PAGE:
Thomas Barbor from the University of Connecticut School of Medicine delivered a fairly decent albeit guarded presentation on brief interventions. It would have been nice if he could have stretched out a little and talked in more detail about applications. Screening, Brief Intervention and Referral to Treatment (SBIRT) fits snugly into the harm reduction fold. It's aimed at non-problematic users in settings that are generally not used to discuss alcohol and drug use. Essentially, workers at needle exchange programs deliver brief interventions everyday but SBIRT takes it to emergency rooms and other venues and approaches a different audience. It's not a technique aimed at cessation of drug use and it's not necessarily targeted at people with problematic use although if those individuals are ferreted out, then they get the treatment referral. It was interesting watching Herb Kleber grapple with the concept (although it can't be new to him). He wanted to know what the sustained effect was on keeping use down after the intervention. However that's not the point. If use remains down, that's cool. But if the user can be more conscious of their use and not drink and drive for instance, then that's great.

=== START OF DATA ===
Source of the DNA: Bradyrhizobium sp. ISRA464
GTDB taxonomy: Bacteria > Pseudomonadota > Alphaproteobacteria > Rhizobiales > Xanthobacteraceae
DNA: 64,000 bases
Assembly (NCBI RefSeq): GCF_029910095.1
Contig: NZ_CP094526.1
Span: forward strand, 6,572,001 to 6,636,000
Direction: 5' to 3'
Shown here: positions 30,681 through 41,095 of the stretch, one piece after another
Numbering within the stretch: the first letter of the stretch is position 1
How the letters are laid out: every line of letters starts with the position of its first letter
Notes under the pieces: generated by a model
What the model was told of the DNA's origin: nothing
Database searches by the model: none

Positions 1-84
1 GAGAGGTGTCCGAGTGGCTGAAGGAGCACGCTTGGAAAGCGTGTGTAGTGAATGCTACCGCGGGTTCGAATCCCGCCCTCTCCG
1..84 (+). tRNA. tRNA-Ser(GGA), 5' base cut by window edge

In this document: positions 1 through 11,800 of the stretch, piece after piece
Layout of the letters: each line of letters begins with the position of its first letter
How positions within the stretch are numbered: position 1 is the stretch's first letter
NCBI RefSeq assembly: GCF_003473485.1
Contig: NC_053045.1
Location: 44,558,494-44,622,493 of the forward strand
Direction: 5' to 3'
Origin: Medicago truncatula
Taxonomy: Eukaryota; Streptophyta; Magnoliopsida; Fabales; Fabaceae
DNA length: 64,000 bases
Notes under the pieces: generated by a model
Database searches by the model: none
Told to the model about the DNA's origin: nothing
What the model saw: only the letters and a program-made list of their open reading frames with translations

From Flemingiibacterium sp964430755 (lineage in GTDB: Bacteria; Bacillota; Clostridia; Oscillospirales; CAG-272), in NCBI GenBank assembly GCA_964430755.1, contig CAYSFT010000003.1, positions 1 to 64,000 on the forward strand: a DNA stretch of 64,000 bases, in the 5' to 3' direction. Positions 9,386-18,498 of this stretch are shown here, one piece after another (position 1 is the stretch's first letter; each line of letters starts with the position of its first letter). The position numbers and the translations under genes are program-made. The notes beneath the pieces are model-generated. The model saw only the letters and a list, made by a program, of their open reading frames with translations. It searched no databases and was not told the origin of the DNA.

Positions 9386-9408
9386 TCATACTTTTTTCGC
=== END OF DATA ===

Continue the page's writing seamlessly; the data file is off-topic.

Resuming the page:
Kleber wasn't the only one confused. I had dinner with a confused David Joranson from the University of Wisconsin. He's working with Scott Burris from Temple University and Dave Burrows from aidsprojects.com from the Land of Oz on providing access to pain medication to people in need. "So why are we lumped in with harm reduction?" was his plaintive cry. No reason that makes any sense, David, except when you get involved with providing pain medication to people who are suffering you come up against control mechanisms and fear. And when you provoke those feelings in authorities you get lumped in with all the other transgressors - the queers and the junkies and the sex workers - and life becomes a series of negotiations and compromises. Good people get hurt and great projects get unreasonably scrutinized because ideologues cannot get over their dogma and paranoia. Methadone and buprenorphine are essential medicines according to the WHO.
However, some funding for the pain medication issue has been applied to a short film that covers the health-oriented side (as opposed to the deviant side!) of opiate use. Called "The Two Faces of Opium" it shows the need for pain medicine and shows methadone as an addiction medicine. Unfortunately only about 25 people got to see this film as it was shown as an evening side event. I think the daytime audience would have benefited a great deal more from the film than the anything else on view today.
Allan Clear is executive director of the Harm Reduction Coalition.